RSPB begins policy review on gamebird shooting

Last October the RSPB announced at its AGM that it was to undertake a policy review of gamebird shooting (see here).

[Dead pheasants, photo by Getty]

This welcome review had been prompted by ongoing environmental concerns including ‘the ongoing and systematic illegal persecution of birds of prey such as hen harriers on some sporting estates; the ecological impact of high numbers of game birds released into the countryside increasing the density of generalist predators; the mass culling of mountain hares in some parts of our uplands; the use of lead ammunition; the impact of burning peatlands and medicating wild animals for sport shooting’.

The review is now underway and the RSPB’s Global Conservation Director, Martin Harper, has laid out the planned process in a recent blog (here) as follows:

Review process

There are three stages to our review.

In this first phase we are seeking the views of members and those with an interest in gamebird shooting. This will help us develop nature conservation principles for gamebird shooting and associated land management to be approved by our Council this summer.

The second phase involves completing scientific reviews of the evidence of impacts from the two most intensive forms of shooting (driven grouse and gamebird releases) to help assess these shooting styles against the conservation principles.

The final phase involves reviewing the RSPB’s existing policy on driven grouse shooting and developing a new position on gamebird releases.

We plan to announce the results of this review of our policy at the AGM in October.


Martin’s blog goes on to explain how RSPB members can contribute to the review. Questionnaires have also recently been sent out to those of us known to have an interest in gamebird shooting, with an April deadline for responses. This all looks promising for the RSPB to keep to its anticipated timetable of announcing the policy review results in October this year.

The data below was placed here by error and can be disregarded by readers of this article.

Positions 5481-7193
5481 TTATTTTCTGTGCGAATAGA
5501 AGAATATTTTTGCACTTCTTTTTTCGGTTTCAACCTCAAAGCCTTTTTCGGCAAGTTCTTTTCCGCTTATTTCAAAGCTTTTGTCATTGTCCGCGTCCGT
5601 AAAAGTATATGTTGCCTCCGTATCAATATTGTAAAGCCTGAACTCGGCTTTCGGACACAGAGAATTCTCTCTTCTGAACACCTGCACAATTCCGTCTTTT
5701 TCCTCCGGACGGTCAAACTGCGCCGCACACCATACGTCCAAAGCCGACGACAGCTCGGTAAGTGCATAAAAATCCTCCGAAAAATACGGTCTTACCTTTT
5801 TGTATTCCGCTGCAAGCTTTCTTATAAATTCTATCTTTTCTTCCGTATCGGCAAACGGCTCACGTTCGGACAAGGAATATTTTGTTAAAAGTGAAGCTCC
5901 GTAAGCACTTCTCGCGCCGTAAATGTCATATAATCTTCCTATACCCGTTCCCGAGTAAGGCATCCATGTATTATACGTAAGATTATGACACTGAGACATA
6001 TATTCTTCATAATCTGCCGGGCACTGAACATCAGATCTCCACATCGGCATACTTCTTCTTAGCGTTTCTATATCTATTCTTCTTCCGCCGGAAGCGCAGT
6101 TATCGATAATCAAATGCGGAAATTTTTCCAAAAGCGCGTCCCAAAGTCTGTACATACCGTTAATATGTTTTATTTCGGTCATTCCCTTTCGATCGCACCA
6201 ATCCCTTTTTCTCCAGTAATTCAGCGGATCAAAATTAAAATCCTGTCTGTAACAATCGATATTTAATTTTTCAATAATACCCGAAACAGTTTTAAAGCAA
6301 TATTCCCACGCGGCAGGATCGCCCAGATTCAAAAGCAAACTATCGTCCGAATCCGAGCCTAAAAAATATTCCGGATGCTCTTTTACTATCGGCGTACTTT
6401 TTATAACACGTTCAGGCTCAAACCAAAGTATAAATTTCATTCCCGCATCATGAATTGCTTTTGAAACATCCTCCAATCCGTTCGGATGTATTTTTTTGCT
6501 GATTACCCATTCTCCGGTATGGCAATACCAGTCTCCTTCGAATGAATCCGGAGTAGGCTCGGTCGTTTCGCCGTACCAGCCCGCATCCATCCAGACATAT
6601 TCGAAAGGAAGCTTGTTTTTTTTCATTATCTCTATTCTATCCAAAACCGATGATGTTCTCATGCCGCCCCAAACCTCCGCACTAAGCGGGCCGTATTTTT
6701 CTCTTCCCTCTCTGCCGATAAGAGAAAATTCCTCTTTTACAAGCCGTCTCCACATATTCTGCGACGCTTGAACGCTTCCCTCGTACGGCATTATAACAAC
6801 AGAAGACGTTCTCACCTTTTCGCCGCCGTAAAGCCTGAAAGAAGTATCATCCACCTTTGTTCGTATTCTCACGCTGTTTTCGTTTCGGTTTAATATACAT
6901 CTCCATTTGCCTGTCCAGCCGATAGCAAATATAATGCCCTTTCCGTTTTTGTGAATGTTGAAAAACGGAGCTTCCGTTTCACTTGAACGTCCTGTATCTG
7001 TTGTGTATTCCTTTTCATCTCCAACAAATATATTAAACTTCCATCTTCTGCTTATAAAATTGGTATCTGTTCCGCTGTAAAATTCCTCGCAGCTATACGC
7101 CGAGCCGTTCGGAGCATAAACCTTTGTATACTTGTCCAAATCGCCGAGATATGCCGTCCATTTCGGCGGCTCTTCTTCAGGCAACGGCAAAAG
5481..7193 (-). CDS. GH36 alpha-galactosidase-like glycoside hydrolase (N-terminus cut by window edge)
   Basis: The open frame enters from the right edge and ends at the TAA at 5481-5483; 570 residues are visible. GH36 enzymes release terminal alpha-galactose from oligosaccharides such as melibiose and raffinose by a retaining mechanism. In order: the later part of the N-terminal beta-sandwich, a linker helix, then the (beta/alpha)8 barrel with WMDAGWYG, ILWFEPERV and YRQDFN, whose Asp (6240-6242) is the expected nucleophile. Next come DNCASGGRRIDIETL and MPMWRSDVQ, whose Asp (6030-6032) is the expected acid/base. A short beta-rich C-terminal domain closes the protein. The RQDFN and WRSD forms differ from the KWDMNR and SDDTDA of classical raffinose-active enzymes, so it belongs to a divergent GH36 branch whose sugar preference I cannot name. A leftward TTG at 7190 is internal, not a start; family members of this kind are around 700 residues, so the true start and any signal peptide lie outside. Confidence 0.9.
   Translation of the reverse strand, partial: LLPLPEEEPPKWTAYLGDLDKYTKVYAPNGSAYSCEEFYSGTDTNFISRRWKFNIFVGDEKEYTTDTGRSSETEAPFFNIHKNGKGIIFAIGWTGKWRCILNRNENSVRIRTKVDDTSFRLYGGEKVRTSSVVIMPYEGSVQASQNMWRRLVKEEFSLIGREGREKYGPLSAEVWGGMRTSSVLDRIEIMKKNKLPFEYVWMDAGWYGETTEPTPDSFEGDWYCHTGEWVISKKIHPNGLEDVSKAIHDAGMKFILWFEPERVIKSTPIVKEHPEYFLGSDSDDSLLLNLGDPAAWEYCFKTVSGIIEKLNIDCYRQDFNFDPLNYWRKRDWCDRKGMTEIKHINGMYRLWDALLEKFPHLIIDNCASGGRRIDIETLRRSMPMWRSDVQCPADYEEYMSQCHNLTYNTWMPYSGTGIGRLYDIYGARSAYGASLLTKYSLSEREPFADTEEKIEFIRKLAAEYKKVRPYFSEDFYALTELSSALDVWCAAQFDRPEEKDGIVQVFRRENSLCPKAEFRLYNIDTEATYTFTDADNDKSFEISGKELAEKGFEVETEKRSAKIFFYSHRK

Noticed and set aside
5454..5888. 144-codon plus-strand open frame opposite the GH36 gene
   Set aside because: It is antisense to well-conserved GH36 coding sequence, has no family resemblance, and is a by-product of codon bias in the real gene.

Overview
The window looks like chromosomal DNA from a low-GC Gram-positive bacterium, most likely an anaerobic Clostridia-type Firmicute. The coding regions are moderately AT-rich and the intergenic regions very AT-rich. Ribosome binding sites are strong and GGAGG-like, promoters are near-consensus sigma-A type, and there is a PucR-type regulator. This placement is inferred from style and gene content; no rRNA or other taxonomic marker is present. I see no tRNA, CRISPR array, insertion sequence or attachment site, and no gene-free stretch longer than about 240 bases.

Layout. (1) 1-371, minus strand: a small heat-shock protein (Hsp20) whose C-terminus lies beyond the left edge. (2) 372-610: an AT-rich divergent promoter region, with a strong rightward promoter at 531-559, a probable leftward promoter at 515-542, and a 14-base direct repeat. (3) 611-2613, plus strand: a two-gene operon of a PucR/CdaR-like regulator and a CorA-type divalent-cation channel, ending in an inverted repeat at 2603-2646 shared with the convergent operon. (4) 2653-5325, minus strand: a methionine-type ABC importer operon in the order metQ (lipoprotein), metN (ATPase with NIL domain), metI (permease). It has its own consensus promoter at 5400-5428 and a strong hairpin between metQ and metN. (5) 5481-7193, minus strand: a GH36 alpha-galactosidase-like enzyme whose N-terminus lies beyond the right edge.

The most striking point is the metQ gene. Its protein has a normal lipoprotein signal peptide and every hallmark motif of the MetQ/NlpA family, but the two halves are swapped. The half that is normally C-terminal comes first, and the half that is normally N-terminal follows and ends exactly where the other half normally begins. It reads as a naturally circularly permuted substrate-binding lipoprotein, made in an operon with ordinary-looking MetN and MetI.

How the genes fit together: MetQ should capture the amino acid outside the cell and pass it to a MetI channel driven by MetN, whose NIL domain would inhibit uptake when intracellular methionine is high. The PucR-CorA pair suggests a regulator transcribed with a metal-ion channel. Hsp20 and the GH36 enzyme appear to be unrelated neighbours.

As an aside, some of the shooting organisations will be looking at the RSPB’s membership consultation process with envy today – from what’s been posted on social media there is deep resentment from many shooters about the lack of consultation with members prior to yesterday’s announcement on the proposed phasing out of lead ammunition; BASC especially appears to be haemorrhaging members as a direct result of this poor communication. They’ve even stuck Duncan Thomas in front of a camera calling for calm (check out BASC’s Facebook page to get an idea of the carnage). This doesn’t bode well for the success of the planned voluntary ban on lead ammunition.

30 thoughts on “RSPB begins policy review on gamebird shooting”

  1. Well, this is all very jolly and it all makes work for the working man to (Flanders and Swann) but what does it really amount to? I like the three ‘phases’ but the forth is missing – Report is then totally ignored by the game shooting industry and everyone else. Net result – as you were folks. I just don’t see the point of it all – looks to me very much like Werrity mark two – and that seems to have sunk without trace.

  2. This is a very welcome development.

    By sheer coincidence, today, I have had to re-submit my complaint to the BBC’s Farming Today programme of 29th January 2020 which heavily promoted Sophie Bagley’s business of selling lead-shot game food without any mention, by the programme, of the Food Standards Agency’s warnings over lead poisoning from such foodstuffs.

    The BBC acknowledged my complaint (Case number CAS-5901797-V9F3W6), but has failed to otherwise respond nearly one month later.

    I do sometimes wonder how many of the BBC top brass go shooting?

  3. My own view for RSPB is quite simple they should be supporting a total ban on the release of alien gamebirds as living targets unless those releases can be directly shown to benefit the ecology of the release areas. They should be opposed to the maintenance of driven grouse shooting on ecological and environmental grounds coupled with the proven association of serious organised wildlife crime and DGS. Simple really but will they bite the ( lead free) bullet.

    1. Alien game birds funny as many experts think pheasants were introduced by the Romans so probably longer than most humans in Britain
      I take it you would want all the deer got rid of as I believe reds are the only true native deer
      Any thoughts on grey squirrels
      Parrots ( in Kent and spreading )
      Signal crayfish
      Oh and humans who have migrated here ?

  4. At the moment the RSPB is neutral, i.e. “supports” game shooting, regardless of what the membership think. This is an opportunity for the membership to tell the RSPB to stop taking a neutral stance, change their charter, and oppose the destructive elements of the game shooting industry, as well as opposing and investigating the illegal activities.